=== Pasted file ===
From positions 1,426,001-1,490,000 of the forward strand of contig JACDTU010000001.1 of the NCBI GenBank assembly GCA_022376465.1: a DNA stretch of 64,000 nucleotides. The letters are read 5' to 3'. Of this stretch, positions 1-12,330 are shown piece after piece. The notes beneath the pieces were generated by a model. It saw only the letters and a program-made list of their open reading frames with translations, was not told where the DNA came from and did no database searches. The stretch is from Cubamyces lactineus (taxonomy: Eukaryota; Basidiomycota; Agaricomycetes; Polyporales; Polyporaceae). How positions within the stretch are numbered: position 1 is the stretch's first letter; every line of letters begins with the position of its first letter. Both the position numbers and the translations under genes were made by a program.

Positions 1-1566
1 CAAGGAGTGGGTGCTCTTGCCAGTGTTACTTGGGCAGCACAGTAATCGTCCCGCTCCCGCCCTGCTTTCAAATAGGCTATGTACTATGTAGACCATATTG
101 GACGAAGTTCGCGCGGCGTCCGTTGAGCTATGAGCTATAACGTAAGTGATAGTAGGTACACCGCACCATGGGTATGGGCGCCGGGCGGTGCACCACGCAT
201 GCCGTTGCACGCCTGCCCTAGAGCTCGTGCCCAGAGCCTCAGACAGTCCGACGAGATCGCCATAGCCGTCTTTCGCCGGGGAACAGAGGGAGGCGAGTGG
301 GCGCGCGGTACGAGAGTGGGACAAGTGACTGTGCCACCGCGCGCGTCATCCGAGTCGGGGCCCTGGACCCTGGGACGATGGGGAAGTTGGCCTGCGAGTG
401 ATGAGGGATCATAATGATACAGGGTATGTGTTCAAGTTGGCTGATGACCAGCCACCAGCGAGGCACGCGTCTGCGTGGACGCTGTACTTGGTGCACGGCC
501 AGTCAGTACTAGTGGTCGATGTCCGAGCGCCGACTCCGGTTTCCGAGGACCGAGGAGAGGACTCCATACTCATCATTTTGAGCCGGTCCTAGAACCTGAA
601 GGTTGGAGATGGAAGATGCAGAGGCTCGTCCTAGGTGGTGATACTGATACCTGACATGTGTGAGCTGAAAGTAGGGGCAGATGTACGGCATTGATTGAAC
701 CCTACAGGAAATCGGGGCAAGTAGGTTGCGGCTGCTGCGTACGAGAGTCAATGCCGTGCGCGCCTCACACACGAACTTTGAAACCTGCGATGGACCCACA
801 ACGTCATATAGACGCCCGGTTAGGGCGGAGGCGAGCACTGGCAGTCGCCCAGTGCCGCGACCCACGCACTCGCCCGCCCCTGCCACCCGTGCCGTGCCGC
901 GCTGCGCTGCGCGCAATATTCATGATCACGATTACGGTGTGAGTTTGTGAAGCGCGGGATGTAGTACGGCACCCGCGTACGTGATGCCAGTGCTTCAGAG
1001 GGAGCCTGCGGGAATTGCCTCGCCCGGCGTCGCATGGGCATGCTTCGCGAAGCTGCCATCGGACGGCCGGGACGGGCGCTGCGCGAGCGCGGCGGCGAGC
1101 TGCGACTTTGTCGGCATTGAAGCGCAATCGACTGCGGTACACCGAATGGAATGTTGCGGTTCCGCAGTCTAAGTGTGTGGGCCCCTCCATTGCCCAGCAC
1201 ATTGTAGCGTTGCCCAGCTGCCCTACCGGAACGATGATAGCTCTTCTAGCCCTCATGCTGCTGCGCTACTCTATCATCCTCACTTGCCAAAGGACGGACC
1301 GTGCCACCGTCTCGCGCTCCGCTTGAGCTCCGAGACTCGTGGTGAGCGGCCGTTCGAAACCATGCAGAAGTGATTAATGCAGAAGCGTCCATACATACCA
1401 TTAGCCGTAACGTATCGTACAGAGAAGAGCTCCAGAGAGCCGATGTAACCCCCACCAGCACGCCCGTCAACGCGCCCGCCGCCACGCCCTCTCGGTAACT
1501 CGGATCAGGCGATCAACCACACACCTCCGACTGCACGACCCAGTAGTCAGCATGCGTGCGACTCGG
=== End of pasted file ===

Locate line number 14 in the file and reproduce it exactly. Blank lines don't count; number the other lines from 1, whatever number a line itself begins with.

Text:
1101 TGCGACTTTGTCGGCATTGAAGCGCAATCGACTGCGGTACACCGAATGGAATGTTGCGGTTCCGCAGTCTAAGTGTGTGGGCCCCTCCATTGCCCAGCAC